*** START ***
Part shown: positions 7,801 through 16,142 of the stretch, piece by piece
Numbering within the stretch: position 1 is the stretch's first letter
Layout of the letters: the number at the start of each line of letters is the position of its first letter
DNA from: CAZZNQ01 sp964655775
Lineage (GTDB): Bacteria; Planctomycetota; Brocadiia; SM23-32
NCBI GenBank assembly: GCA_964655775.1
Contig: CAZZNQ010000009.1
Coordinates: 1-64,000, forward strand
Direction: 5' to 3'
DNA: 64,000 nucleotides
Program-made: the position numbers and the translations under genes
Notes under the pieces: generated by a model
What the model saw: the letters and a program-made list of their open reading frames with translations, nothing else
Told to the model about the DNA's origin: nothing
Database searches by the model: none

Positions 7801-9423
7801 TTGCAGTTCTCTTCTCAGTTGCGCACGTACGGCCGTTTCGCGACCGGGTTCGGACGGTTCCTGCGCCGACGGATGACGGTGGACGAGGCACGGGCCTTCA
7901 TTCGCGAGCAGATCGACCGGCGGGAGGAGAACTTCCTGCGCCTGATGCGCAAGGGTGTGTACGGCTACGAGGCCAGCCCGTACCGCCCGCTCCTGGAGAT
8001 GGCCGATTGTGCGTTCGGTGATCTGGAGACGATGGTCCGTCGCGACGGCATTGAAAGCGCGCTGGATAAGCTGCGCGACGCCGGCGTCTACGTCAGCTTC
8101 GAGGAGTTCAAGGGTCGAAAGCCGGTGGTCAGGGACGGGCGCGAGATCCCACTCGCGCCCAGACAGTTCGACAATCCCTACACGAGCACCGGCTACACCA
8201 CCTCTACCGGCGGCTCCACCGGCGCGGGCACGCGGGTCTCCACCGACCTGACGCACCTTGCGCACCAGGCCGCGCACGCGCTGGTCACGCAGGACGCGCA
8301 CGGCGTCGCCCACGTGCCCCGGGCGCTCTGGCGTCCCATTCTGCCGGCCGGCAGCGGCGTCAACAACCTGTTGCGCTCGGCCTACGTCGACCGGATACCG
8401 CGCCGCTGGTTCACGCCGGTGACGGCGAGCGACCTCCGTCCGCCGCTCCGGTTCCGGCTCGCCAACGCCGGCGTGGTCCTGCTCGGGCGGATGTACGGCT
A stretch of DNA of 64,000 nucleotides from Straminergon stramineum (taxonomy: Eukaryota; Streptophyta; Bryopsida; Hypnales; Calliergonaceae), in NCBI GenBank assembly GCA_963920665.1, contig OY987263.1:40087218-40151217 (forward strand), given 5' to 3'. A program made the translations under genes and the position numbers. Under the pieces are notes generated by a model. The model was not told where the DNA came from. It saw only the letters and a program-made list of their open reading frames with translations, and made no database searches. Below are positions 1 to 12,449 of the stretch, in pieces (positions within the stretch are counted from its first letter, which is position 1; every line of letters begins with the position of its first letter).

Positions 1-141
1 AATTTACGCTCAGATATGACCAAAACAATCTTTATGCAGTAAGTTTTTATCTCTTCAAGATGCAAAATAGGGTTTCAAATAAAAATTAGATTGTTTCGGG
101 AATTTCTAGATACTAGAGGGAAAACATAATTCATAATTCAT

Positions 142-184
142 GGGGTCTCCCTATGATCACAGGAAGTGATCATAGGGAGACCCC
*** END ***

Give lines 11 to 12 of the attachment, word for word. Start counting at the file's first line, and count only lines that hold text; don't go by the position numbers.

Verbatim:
Program-made: the position numbers and the translations under genes
Notes under the pieces: generated by a model